Wednesday, September 16, 2015

No Cure For Love - Peter Robinson

As a die-hard Peter Robinson fan, I was excited to see that No Cure For Love was being re-released on the 20th anniversary of the first publication. I've read all of the Inspector Banks series and the recent stand-alones, but this is one title I had never gotten my hands on.

A great prologue sets the tenor for No Cure For Love. Actress Sarah Broughton has received yet another letter from a decidedly unbalanced and dangerous 'admirer'. Detective Arvo Hughes of the LAPD Threat Management Unit is contacted by Sarah's agent. Sarah herself doesn't seem as worried as her agent - and Arvo. Until an offering is left on the beach outside her home. And Arvo discovers that Sarah has a past she's not keen to talk about. The threats escalate as does the action and mystery. (This plot could be set in today' world given the rise of society's celebrity worship)

"...he also knew that all the statistics in the world can't protect you from the random element, the unpredictable, the one that just doesn't fit. Call him the psycho, as Joe had, or the serial killer, whatever you want, but know that he will take all you think you know, believe and understand, and turn it inside out right in front of your eyes before ripping it to shreds." Robinson has created a downright frightening antagonist.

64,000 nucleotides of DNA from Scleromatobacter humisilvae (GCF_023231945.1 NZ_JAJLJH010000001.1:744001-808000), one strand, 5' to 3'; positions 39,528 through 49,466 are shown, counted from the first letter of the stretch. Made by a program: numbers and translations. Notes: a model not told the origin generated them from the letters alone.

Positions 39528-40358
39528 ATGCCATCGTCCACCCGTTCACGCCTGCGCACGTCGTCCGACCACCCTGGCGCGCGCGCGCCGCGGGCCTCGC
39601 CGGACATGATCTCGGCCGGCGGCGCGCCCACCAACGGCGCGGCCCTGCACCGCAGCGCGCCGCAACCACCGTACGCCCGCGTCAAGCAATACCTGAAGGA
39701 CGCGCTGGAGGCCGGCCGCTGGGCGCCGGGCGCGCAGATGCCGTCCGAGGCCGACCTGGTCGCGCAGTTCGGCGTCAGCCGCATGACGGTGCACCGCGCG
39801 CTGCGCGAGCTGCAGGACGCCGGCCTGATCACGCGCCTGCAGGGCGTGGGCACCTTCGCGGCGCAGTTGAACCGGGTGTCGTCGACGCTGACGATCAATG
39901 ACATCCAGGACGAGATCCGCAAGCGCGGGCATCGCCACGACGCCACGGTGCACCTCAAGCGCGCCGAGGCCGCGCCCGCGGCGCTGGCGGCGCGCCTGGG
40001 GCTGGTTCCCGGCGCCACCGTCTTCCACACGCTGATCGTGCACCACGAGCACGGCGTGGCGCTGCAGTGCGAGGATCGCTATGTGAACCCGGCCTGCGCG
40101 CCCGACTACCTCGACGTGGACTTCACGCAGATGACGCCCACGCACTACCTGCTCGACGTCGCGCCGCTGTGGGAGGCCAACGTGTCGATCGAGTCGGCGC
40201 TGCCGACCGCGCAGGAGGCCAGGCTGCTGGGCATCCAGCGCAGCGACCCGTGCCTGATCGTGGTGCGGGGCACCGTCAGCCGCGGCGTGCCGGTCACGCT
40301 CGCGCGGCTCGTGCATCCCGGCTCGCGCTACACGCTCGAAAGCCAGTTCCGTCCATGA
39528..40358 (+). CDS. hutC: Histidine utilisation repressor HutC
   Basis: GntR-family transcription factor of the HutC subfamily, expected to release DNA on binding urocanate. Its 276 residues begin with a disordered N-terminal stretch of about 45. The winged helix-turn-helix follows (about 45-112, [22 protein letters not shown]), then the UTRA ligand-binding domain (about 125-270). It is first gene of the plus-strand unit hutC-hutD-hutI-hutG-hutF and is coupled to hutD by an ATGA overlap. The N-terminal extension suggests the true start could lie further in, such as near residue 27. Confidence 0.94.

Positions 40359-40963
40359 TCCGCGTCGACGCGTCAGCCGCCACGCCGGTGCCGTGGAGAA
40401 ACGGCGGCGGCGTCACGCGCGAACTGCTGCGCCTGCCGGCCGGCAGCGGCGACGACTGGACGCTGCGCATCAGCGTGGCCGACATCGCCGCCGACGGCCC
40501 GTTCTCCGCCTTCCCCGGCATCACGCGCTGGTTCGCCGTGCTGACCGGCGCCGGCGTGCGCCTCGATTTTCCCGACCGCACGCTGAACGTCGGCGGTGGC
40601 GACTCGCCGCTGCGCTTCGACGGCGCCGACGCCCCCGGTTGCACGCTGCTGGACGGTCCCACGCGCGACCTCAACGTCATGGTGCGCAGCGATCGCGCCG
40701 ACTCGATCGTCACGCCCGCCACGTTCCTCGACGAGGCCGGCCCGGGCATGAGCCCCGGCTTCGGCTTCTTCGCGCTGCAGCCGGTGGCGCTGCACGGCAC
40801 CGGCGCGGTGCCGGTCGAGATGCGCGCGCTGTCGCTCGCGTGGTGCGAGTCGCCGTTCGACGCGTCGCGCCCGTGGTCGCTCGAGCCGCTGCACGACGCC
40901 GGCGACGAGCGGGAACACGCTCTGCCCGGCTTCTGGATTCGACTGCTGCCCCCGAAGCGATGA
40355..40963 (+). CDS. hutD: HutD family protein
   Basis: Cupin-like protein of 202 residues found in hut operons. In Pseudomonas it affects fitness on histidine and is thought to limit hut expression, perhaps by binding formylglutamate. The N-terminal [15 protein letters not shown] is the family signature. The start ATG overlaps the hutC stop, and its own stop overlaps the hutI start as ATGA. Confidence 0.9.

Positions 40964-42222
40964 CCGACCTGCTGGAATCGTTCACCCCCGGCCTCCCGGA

Arvo is such a great character! I can see bits of Banks in him. Arvo is a movie fan ('50's sci-fi), instead of music. But he too is just as engaging a character - more than capable and tenacious on the job, affable but vulnerable in private. I enjoyed his partner Maria as well and the give and take between her and Arvo.

This is early Peter Robinson. I can see definitely see a difference between current works and this past book. His style has matured and is now one of the best mystery series out there. However, I do have to say that I enjoyed this book. Sarah is an actress on a television police drama. Picture t.v. cop shows from twenty years ago and you'll have the feel of No Cure For Love. The whodunit is excellent - there are some references to the final reveal that sharp readers will catch.

Twenty years have passed - is Arvo still on the job? Still in the same unit? (Goodness knows, stalkers abound) Could we maybe have an update - a new book featuring Arvo? Maybe a cross pond tale with both Banks and Hughes? Hmmm, sounds good to me! I'm quite pleased to have added No Cure For Love to my collection. Read an excerpt of No Cure For Love. 

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